Trump: Hey, this 'first 100 days' obsession is pretty ridiculous, isn't it?

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Published by: Dan Calabrese on Friday April 21st, 2017

Yep.

I have a theory there's some projection going on inside the Beltway. The hot talk at the moment is that Trump is pushing hard for the House to pass ObamaCare repeal/replace by the end of next week so he can claim a major legislative victory in his first 100 days in office.

Two possibilities:

1. It's true, because Trump doesn't want the media launching into high-and-mighty analysis of what he accomplished during that completely arbitrary period.

2. The media simply assume Trump must be thinking about this because they never stop talking about it. It's one of those self-fulfilling prophecies, theoretically anyway: He knows we'll pound him if he doesn't pass it in the first 100 days, so he's obsessed with doing that very thing.

In which case, the "first 100 days" thing is hardly the point so much as the realization that you're going to have to deal with yet another round of media he-hasn't-been-productive blather, regardless of what prompts them to say it.

Trump himself has noticed how ridiculous both ends of the phenomenon are:

Trump is correct, of course, that the "first 100 days" standard is absurd. It's an arbitrary round number that means not a thing. If you pass good legislation or make a good decision that helps the country, it doesn't matter if you make it on Day 1, Day 99, Day 150 or day 1,000. As long as you make it. There are things such as budget cycles and election cycles that affect when it's plausible to do such things, but that doesn't make the 100-day thing legitimate.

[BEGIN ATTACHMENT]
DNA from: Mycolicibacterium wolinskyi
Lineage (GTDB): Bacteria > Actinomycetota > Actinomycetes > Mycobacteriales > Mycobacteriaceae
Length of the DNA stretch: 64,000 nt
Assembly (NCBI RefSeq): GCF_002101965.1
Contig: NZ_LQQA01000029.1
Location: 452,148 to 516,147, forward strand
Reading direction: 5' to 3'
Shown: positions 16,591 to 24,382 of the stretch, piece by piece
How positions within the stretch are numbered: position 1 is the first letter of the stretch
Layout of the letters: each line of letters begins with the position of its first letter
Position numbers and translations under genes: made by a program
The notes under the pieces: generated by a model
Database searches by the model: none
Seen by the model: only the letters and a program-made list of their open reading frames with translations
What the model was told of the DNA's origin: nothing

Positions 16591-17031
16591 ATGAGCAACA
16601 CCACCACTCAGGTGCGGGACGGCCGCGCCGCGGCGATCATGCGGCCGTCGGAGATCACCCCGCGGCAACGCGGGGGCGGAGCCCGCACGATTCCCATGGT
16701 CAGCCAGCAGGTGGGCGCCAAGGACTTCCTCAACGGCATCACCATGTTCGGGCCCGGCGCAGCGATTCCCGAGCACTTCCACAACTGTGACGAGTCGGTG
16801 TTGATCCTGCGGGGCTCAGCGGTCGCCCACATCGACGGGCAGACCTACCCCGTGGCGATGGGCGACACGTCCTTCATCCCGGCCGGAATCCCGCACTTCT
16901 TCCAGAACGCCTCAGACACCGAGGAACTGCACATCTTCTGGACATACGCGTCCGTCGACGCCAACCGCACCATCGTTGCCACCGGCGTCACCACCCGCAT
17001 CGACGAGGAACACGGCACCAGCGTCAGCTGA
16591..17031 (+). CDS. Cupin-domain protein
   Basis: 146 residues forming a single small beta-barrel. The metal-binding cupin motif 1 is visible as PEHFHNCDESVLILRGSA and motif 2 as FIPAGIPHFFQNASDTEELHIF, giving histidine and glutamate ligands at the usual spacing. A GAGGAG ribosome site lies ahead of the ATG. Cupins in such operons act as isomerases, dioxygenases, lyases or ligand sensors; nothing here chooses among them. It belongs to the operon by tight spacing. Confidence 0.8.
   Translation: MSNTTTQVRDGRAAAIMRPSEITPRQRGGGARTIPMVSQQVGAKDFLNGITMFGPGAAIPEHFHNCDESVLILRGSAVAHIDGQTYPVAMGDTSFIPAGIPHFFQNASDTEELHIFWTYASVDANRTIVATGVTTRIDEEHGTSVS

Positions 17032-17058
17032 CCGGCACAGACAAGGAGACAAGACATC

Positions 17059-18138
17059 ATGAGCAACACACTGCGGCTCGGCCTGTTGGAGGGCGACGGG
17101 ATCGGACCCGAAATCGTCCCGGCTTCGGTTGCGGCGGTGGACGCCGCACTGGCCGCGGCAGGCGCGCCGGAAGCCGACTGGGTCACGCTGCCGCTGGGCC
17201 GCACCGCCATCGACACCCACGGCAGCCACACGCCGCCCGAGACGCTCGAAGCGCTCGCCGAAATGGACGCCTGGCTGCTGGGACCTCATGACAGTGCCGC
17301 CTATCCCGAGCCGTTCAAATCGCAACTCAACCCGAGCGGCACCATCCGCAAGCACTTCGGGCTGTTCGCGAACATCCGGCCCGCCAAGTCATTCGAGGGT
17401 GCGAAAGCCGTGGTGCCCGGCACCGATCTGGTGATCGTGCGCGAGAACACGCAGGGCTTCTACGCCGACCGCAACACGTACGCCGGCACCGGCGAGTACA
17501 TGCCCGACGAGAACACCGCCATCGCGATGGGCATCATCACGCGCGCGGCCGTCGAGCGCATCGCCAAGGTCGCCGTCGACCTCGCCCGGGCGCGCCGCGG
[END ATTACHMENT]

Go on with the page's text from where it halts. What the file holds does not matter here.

Historically, the 100-day obsession appears to date back to FDR and the New Deal. Given massive Democratic majorities in the midst of the Great Depression, FDR chose to use the first 100 days as a timetable for passing major legislation. It made for a narrative of decisive action at a time when the nation was desperate for something to change the status quo. Of course, the things FDR did in his first 100 days are largely responsible for establishing the big-government apparatus and welfare state we're still grappling with to this day, but in 1933 all anyone cared about was that the president was moving aggressively and getting things done.

GDP growth for Obama's final year? A measly 1.6 percent

Why that means every president since then should be assessed by the 100-day threshold . . . beats me. It's just one of those dopey media narratives that is now established and won't go away as long as they want to keep it alive.

Then again, Trump didn't mind the 100-day thing back in October.

Dan's new novel, BACKSTOP, is a story of spiritual warfare and baseball. Download it from Amazon here!